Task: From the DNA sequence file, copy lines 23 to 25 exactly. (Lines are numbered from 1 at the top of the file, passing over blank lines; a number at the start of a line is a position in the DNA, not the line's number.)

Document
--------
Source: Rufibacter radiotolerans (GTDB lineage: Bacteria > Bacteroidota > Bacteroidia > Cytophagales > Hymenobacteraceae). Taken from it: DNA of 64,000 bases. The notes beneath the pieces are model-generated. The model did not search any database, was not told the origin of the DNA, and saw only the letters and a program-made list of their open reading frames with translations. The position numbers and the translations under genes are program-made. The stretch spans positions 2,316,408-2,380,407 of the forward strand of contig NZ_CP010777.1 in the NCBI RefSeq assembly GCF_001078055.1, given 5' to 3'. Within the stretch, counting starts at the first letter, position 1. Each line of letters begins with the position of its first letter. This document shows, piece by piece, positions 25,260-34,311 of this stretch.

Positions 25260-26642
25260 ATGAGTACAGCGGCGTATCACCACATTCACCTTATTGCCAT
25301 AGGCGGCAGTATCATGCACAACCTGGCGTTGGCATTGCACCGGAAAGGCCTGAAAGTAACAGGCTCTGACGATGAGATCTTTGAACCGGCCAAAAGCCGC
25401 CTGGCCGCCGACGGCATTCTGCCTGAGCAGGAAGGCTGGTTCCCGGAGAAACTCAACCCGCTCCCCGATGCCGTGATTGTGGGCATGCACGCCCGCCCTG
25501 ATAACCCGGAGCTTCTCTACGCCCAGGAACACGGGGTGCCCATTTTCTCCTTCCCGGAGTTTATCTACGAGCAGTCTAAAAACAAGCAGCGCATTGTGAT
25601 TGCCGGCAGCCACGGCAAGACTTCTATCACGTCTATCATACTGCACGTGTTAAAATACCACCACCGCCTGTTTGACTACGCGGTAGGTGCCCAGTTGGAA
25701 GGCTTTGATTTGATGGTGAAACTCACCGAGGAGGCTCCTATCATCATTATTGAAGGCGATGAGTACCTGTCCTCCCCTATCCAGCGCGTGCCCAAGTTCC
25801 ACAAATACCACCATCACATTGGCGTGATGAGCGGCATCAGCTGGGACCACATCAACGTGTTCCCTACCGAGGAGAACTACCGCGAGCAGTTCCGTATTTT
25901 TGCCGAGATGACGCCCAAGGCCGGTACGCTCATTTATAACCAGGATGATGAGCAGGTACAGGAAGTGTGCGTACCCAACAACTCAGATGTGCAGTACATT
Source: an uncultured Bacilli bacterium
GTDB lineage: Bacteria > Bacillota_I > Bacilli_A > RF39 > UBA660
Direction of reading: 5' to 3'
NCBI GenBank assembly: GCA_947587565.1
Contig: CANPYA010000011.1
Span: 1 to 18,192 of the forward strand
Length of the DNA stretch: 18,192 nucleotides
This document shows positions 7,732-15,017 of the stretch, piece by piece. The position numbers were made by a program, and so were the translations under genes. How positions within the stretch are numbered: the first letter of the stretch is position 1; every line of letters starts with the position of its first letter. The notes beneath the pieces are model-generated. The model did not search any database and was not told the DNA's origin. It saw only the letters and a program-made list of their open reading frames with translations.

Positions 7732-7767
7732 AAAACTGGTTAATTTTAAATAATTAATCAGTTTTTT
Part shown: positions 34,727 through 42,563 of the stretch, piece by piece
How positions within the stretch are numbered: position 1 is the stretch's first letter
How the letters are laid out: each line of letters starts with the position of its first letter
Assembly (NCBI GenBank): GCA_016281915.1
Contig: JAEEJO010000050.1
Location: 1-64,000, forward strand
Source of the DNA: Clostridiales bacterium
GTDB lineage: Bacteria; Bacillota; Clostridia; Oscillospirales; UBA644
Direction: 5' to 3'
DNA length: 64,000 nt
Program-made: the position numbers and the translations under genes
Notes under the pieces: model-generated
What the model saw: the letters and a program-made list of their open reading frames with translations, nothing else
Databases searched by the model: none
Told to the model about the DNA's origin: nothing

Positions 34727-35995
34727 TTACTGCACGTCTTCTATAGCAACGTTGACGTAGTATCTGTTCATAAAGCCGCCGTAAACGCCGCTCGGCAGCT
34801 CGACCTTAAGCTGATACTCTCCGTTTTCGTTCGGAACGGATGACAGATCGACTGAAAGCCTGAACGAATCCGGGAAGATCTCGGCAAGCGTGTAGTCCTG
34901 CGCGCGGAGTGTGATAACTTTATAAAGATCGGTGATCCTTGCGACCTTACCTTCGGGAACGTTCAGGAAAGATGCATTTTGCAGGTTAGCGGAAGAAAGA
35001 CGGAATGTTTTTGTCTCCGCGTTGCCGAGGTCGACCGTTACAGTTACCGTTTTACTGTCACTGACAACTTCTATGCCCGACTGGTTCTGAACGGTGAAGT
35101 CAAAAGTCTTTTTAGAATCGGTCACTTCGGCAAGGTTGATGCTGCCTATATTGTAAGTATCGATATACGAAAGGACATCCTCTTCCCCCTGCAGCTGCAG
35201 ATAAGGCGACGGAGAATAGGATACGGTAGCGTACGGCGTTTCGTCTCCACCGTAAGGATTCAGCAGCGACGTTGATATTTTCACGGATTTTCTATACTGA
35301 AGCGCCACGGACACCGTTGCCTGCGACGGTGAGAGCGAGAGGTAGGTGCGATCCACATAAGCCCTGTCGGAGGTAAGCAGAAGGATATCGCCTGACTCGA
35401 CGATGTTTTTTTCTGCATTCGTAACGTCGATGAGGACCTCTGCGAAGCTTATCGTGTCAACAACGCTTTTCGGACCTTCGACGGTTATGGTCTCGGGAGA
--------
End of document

How the letters are laid out: each line of letters starts with the position of its first letter
Assembly (NCBI GenBank): GCA_016281915.1
Contig: JAEEJO010000050.1